Trucks Are Tearing Up The Roads
CAMERON – Mayor Julie Beresford and Delegate David Evans, R-Marshall, support the Marcellus Shale drilling boom, but they want to see that U.S. 250 and other roads around the city remain safe.
“The roads are really getting beat up because of the constant truck traffic,” Beresford said. “Even when the trucks are not overweight, it is the constant pounding that the roads take from multiple trucks that go one right after the other.”
Nestled in the southeastern corner of Marshall County with about 1,000 residents, Cameron is at the heart of the shale gas play, Beresford said, acknowledging that this has both positive and negative effects.
“I just want to see the people’s way of life respected,” she said. “With the number of oil and gas sites escalating, our infrastructure is truly being affected.”
When Evans recently saw five drilling industry water trucks traveling east through Cameron on Green Valley Road, he decided to follow them to see where they would go.
“They went to a drilling pad over in Pennsylvania,” he said. “When I got over there, I saw five more water trucks leaving the site to come back through Cameron.”
During the approximately 17-mile southward journey from Moundsville to Cameron, there were several drilling-related trucks passing by going northward. These trucks included some so-called “sand cans,” which transport fracking sand to the gas well sites, frack water trucks, pickup trucks with Texas license plates, trucks carrying drilling equipment to the sites, and the lead “escort” vehicles that guide the oversized trucks down the road.
“I am for the gas industry, but something needs to be done to help the people out here. These roads are terrible,” Evans said.
Last year, former Marshall County Sheriff John Gruzinskas told the U.S. Senate Committee on Commerce, Science, and Transportation that he saw a “disrespectful attitude and disregard for the residents of this county by some of these subcontractors.”
Most natural gas production companies such as Chesapeake Energy, CNX Gas Corp., Gastar Exploration, Chevron and others hire subcontractors to perform services such as well drilling, fracking, construction and transportation. The trucks could be carrying equipment, water, sand, chemicals, propane, butane or various other materials.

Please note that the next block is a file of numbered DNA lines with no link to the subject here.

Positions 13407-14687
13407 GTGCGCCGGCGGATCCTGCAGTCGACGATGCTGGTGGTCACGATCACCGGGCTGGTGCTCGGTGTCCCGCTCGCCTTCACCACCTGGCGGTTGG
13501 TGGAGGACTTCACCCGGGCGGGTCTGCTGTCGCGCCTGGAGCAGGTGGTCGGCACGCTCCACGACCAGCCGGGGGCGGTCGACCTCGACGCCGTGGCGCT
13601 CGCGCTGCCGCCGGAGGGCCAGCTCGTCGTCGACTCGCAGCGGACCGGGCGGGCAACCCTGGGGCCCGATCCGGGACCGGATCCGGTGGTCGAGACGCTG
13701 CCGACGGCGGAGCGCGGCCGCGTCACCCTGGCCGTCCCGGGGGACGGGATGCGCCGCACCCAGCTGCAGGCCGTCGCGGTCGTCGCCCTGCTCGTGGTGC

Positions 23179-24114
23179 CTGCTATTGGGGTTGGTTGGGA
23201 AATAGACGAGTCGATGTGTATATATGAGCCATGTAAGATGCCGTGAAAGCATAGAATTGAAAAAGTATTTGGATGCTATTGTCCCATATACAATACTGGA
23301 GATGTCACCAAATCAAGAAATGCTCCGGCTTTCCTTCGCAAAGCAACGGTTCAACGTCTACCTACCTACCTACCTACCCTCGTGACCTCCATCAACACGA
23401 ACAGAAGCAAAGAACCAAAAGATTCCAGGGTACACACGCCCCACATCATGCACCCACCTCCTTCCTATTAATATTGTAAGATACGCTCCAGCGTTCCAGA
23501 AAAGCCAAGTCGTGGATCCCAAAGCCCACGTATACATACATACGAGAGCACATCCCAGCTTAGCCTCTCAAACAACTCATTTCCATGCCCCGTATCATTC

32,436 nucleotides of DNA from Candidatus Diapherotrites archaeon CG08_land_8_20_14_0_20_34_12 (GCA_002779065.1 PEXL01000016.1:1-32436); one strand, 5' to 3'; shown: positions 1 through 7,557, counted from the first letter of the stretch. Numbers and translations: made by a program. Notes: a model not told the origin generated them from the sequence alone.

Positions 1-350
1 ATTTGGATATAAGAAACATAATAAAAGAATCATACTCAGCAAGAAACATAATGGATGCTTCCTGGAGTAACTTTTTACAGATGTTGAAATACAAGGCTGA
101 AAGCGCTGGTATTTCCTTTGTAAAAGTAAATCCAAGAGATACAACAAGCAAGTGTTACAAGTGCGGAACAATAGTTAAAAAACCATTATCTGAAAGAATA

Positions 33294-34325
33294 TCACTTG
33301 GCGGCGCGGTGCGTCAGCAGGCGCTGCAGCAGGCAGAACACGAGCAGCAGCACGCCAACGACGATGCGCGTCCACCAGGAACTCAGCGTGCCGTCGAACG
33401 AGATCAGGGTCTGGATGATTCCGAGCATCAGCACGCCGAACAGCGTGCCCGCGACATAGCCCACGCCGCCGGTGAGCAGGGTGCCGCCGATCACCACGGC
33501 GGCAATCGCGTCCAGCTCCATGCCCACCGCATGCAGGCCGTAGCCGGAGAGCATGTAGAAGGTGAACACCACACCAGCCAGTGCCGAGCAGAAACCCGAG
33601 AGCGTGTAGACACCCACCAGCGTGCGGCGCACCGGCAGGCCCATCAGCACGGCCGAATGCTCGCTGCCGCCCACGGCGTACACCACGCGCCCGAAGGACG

Though current Sheriff Kevin Cecil said the situation has improved somewhat, he acknowledges Marshall County still has problems with truck traffic.
Evans said U.S. 250 from the area between Fort Beeler and the new Cameron High School is particularly bad, noting he hopes the West Virginia Division of Highways will soon resurface this stretch of highway.
“Part of the problem is the DOH is running short on people right now,” Evans said. “The funding is also going down because collections from the gasoline tax are down.”
Evans said he will continue telling legislators and administrators in Charleston that something needs to be done to ensure that roads are repaired in a timely manner when they are damaged by heavy truck traffic working in the oil and gas industry.
During a recent town hall-style meeting in Cameron, U.S. Rep. David McKinley, R-W.Va., a practicing civil engineer for many years, said he would do what he could to help address the problem.
“Let me, as an engineer, look a little bit further into this,” he said.
Beresford also believes the state and federal governments need to get more involved to help small cities such as Cameron when they are inundated with so much drilling activity and traffic.
“I know that there are very good things coming out of this shale boom for this whole area. I just feel there needs to be a more structured monitoring of our roads to make sure they are being repaired,” she added.